A few months ago my husband, Stephen, and I were talking while at our Texas home and he said, “Hey, we should go to a casino in Louisiana!”
“Cool, not sure why, but I’m down. Never been to a casino,” I replied with a lopsided grin. I’m never one to turn down a road trip.
“No, no. Not by car,” he exclaimed. “On Thunder!” Cue the music.
“Chocolate Thunder” is our glorious black and brown steed, a 2008 Yamaha VX Cruiser purchased for a song with 97 hours on the clock. A hard 97 hours. The engine bay was a garden of aluminum fuzz and mildew. The hull battle scarred from docks, underwater stumps, and accidental beaching. Stephen and I added an additional 100 hours on ‘ol Thunder in our year of ownership. That brought Thunder’s hour count to nearly 200 hours before setting out on an Intracoastal Waterway adventure.
If you haven’t heard of the Intracoastal Waterway – ICW for short – it is 3000 miles of waterway following the United States coast from Brownsville, Texas to Florida, then up the Atlantic coast to Boston, Massachusetts. The channel allows shipping traffic to navigate calm waters from city to city instead of battle open seas. Public boating traffic is welcome, and the ICW is more akin to a freeway than your average public lake.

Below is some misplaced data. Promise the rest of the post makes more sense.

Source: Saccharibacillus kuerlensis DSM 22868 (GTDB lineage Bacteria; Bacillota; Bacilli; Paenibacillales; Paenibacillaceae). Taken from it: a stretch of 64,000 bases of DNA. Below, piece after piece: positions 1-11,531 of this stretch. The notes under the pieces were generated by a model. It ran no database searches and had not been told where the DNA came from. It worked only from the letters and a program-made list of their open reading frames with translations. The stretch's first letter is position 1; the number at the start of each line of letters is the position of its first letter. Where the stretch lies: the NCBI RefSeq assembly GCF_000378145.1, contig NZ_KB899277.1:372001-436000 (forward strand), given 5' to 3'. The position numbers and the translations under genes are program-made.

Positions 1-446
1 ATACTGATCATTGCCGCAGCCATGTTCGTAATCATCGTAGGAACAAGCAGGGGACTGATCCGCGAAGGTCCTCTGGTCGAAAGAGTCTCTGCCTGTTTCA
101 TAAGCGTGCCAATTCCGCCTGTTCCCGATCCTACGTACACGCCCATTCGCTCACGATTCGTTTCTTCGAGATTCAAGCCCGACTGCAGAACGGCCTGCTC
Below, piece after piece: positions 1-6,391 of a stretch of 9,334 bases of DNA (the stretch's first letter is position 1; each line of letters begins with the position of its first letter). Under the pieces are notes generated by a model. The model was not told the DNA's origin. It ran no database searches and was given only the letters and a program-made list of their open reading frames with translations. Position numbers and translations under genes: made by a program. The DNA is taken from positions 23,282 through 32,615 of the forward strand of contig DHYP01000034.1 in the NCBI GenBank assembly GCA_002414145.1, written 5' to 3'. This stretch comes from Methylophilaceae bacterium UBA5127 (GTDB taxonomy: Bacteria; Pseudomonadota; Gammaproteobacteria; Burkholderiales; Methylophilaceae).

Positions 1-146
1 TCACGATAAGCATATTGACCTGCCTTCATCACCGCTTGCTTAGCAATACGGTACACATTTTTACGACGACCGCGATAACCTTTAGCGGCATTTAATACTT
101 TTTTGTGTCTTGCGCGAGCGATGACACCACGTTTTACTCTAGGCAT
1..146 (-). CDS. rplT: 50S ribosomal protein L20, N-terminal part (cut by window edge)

Our poorly formed (read: cockamamie) plan was to drop in at the Stingaree Restaurant and Marina in Crystal Beach, Texas on August 4th and travel over 130 miles east on the ICW to the Golden Nugget Casino on the shores of Louisiana’s Lake Charles. Have a meal at the casino, snap some selfies, and head back to Texas. All in one day.
At first it was just Stephen and I who were brave (stupid) enough to tackle such a trip on a personal watercraft. Through our excited chatter a few of our coworkers, Bryan and Casey (who we nudged into buying their own PWCs months before), convinced themselves that it sounded like a lot of fun and invited their respective spouse and family along. This was seriously culminating into the real deal!
Sunday arrived. We stood in the Stingaree’s parking lot peering at the nearby busy merchant traffic entering and exiting the Waterway. The sun dawned its rays on our tired group of under-slept and over-caffeinated PWC travelers, as we double checked for sunscreen, tools, extra coils (in Thunder’s case), phone charger, energy drinks, drinking water, GoPros, and full gas cans.
Three dollars and a few minutes later we were all floating on our crafts raring to get to work impersonating tourists. We set off. Glassy water reflected each of our skis like a realistic oil painting. That is, until we neared the lumbering barges and tankers. Then we slowed our 50mph roll to avoid being sent into orbit by wake waves.
Chocolate Thunder developed an interesting problem when laden with 10 gallons of fuel on the back – a wicked porpoise ANY time we hit ANY sort of wave or accelerated. For those who don’t know, “porpoising” is when a ski bobs up and down. It pivots off of the rear pump area, similar to dolphins jumping in and out of the water. At first it was funny, but Thunder’s propensity to hop around soon grated on our nerves. The problem was exacerbated the more fuel we consumed from the front gas tank. After some experimenting, Stephen discovered leaning forward helped calm Thunder. I took it a step forward; or shall I say, a seat forward, by taking his place in the front seat while he stood. Back to full throttle again!